Chemistry allows the offhand improvs of In the Moment to happen. The title track and “Cinucen” lock into tight ethnic grooves (with Jack on either Korg Wavedrum or frame drum) that allow Abercrombie to explore exotic intervals. “In the Forest” wanders with no compass, while “Shrubberies” is a more fruitful venture into free foliage, where Holland’s ominous bass, Abercrombie’s fabrics, and Jack’s rumblings reach a couple of small climaxes. Why cut off the feedback just as it was getting good, John? Did Manfred shoot you a look from the booth? In the Moment ends as Homecoming does with a light etude featuring Jack on piano.
Overall, the organic vibe of these records keeps them from feeling dated or indulgent in any way. Intelligent players, satisfying results. Indispensable for fans of the guitarist, I’d say.
At the time of writing, the Dave Holland Quintet is one of the more original working units on the scene. Some of their musical genetics can be traced back to Holland’s 1995 quartet album Dream of the Elders, which mixed long folk melodies with stylish basslines, while 1997’s Points of View introduced the quintet formation and Holland’s new plan of attack. Points of View is a really fine record, but Prime Directive is their definitive work in my opinion, and it cements what became an instant classic lineup: Chris Potter (saxophones), Robin Eubanks (trombone), Steve Nelson (vibes and marimba), Billy Kilson (drums), and the leader on bass.
The music retraces the lines and angles Holland has been drawing ever since Conference of the Birds and puts them in a modern context. The criss-crossing trajectories of the horns and vibes outline space rather than fill it, underlined by Kilson’s pocket drumming. Holland’s basslines are the elliptical cycles of motion at center. The ensuing aural web is, like a spider’s, organically and evenly constructed, fragile yet resilient, and effective in every quarter. Tracks such as “Seeking Spirit” and “Juggler’s Parade” entwine off-center bass ostinatos, marimba patterns, and horn melodies (in staggered counterpoint) and are thus multi-centered, each player shouldering a specific component of the whole. Polyrhythms abound, and when one soloist breaks away, the band re-arranges its support mosaic. The improvisations aren’t very “out”, yet the lack of a chordal instrument (not counting Nelson’s malleted intervals) means that harmonies are transient, or at least implicit. The players prove trustworthy with the freedom and there are fine solos from all.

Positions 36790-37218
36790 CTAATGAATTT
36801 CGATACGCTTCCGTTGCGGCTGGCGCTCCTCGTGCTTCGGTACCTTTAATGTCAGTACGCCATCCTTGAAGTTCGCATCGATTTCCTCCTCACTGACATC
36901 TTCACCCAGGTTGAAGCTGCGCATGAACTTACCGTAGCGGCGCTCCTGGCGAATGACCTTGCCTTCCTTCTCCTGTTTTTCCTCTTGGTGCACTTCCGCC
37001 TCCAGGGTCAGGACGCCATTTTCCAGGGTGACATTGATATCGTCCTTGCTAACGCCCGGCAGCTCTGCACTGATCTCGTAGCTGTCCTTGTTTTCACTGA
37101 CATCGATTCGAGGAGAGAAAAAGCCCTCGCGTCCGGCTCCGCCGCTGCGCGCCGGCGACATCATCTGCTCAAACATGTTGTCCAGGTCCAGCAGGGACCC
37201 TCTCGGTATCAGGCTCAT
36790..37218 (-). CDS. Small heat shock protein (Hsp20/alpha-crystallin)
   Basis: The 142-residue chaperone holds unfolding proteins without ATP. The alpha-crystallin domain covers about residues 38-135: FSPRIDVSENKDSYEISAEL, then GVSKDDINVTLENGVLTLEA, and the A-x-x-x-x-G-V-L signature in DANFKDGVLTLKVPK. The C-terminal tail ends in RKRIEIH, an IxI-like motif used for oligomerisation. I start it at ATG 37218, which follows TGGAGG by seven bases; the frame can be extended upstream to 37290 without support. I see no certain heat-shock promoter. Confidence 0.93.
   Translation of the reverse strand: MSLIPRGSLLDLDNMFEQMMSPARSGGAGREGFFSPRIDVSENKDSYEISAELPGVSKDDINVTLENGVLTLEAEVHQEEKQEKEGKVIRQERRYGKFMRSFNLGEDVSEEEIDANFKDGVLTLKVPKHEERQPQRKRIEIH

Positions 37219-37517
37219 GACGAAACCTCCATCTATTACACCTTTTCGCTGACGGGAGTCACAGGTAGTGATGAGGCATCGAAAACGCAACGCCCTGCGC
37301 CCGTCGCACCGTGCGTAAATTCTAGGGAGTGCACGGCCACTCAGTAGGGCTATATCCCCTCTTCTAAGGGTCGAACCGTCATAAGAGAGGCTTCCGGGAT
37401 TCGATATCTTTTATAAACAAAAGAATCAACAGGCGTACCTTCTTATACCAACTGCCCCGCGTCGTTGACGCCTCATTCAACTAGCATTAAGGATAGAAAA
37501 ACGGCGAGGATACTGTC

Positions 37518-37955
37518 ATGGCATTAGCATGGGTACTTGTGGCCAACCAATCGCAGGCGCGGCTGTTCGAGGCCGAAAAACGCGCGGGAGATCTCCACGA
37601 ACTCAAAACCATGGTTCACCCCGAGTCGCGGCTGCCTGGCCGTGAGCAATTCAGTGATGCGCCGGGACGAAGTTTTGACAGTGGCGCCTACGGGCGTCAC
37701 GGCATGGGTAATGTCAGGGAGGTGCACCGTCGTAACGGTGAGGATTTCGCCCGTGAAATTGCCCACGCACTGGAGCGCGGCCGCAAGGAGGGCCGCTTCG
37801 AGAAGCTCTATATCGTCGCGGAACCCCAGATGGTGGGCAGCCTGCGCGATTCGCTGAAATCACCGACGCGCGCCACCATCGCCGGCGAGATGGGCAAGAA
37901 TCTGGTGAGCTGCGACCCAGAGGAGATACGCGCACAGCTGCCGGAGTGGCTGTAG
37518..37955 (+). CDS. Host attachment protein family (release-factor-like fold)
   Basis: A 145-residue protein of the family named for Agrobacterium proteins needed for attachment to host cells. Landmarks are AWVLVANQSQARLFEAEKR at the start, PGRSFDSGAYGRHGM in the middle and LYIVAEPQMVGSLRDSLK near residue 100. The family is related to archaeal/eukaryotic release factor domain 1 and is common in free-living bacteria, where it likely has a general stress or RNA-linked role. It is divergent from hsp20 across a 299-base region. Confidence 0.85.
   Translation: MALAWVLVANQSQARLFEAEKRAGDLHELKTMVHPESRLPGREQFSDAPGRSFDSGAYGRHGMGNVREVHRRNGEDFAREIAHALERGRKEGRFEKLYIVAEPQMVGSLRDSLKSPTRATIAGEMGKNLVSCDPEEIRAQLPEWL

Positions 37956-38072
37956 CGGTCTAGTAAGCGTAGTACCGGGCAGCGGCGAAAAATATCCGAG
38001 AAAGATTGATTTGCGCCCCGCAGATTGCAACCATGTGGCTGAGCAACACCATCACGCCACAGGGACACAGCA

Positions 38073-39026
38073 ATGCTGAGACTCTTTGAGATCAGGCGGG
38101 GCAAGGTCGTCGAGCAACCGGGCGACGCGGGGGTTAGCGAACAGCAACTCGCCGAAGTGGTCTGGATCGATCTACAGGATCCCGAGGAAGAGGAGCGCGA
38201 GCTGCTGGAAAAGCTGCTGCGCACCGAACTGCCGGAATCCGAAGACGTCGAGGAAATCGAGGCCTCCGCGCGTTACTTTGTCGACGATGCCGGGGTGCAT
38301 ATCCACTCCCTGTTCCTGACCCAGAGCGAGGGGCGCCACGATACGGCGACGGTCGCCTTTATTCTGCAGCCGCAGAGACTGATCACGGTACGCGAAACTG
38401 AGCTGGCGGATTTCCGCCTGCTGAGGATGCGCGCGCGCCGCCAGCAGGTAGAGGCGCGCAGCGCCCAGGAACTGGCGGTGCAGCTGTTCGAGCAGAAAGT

The title track is simply incredible, a sequence of syncopated riffs and melodies with a flexible beat underneath. Potter and Eubanks solo together, not trying to call and respond, or harmonize, or start and end their phrases at the same time, but simply pulling off simultaneous solos that are bound in feel and spirit. It’s a pretty amazing feat, and they do it again in the later “Wonders Never Cease”. (An apt title.) Anyway, as they’re burning together in “Prime Directive”, Holland and Kilson cook up some magic of their own. The track ends with staccato signals and Kilson’s quiet hi-hat/rim click pulse - so very cool.
Breaking up the group’s usual modus operundi are a couple of subdued ballads and Potter’s complex “High Wire”. The album ends on a somewhat humorous note with “Down Time”, where Eubanks plunges wah trombone over old-style bass and brushed drums. It’s pretty clear, once the tune starts modulating and Eubanks digs in, that it is a love letter to older jazz. I think it’s a great gesture to put something like this on the album, and it’s a totally enjoyable tune in itself, so bravo.
Detailing the rest of the album would take a while, so suffice it to say that Prime Directive is a great place to check out the Holland’s Quintet original sound. Let me add that Billy Kilson is much more palatable than a lot of hyperactive backbeat drummers.